4 entries
  • "She was my grandmother, and I am eternally grateful for..."
    - Taylor Owen
  • "Elisabeth was a treasure to know and be with. She hosted..."
    - Hilary White
  • "Elizabeth was the most gracious hostess and entertainer. It..."
    - Heather White-Laird
  • "My thoughts of her, are reminiscent of quiet dignity, and..."
    - Renee Du Jean
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BURGER--Elisabeth Owen, Died peacefully at home on December 22nd, 2013. She will always be remembered as a loving mother, grandmother and great-grandmother. She could always be counted on for wise counsel, emotional support, wonderful meals and a place to stay in New York. She was joined in these activities by her second husband, Chester Burger, who passed away in March, 2011. Elisabeth was an avid reader and traveler, having been to every continent. She was an elegant woman with a great sense of humor, and especially good at making puns! She was a wonderful hostess, and was gracious to all around her to the day she died. She graduated from Vassar, and trained as an economist early in her professional career. After World War II she joined the staff of the International Labor Organization in Geneva, Switzerland where she met and later married Arthur David Kemp Owen, with whom she had two sons, Michael and Hugh. He was Assistant-Secretary General for Economic Affairs at the United Nations, and later co-founded the United Nations Development Program. After retiring from the UN in 1969, Owen was knighted by Queen Elisabeth II and she became Lady Owen. After Sir David's death in 1970, she later married Chester Burger, a New York management consultant. Mrs. Burger continued to work as a consultant to state, national and international organizations and served in the United Nations Secretariat for International Women's Year in 1975. She was a member of the board of Directors of Planned Parenthood in New York, and a long time member of the Cosmopolitan Club. She is survived by her two sons, Michael David Owen of New York City, and Hugh Miller Owen of Mt. Jackson, VA, ten grandchildren and eleven great-grandchildren, as well as five step-children, nine step-grandchildren, eight step-great-grandchildren and three grand-nieces.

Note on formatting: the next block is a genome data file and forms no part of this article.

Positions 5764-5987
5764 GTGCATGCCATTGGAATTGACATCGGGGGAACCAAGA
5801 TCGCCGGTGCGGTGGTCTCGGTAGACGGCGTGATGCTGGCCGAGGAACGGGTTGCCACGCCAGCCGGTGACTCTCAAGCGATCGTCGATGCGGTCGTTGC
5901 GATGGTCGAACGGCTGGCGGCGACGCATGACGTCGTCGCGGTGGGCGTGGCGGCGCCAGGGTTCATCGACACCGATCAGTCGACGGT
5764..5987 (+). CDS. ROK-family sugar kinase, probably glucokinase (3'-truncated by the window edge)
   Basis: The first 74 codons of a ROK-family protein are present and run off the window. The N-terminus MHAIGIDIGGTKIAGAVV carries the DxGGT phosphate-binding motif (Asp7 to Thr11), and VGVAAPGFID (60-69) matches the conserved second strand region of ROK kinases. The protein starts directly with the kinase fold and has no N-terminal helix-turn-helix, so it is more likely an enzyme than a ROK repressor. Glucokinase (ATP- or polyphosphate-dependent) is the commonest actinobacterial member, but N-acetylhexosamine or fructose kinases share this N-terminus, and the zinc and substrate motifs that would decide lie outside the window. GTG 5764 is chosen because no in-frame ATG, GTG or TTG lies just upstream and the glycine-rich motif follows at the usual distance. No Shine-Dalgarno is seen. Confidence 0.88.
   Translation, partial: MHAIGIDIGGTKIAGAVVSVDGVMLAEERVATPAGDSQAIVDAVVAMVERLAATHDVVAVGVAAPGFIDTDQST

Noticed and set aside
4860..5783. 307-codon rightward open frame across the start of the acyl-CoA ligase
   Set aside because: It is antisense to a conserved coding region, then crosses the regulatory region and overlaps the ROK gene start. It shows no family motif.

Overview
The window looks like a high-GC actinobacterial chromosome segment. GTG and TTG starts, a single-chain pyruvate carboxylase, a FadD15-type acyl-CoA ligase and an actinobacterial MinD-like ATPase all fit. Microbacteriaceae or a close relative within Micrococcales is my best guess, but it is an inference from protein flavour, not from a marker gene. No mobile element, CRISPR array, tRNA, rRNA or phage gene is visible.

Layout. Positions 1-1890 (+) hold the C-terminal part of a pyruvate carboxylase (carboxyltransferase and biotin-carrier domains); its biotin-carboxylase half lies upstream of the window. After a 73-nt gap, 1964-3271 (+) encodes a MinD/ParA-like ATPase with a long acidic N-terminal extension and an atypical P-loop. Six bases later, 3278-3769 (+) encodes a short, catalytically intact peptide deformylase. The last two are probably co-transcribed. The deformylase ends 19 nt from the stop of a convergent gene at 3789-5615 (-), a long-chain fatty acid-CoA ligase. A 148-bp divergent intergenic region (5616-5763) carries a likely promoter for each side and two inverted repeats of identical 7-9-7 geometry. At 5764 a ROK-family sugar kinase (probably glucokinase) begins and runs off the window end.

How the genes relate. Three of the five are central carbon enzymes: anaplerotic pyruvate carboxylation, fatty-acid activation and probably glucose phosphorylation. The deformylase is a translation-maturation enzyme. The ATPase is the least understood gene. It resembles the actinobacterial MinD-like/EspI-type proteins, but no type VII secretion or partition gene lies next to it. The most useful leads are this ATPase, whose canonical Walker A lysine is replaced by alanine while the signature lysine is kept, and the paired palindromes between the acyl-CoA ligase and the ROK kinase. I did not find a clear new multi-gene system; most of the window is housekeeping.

Published in The New York Times on Jan. 5, 2014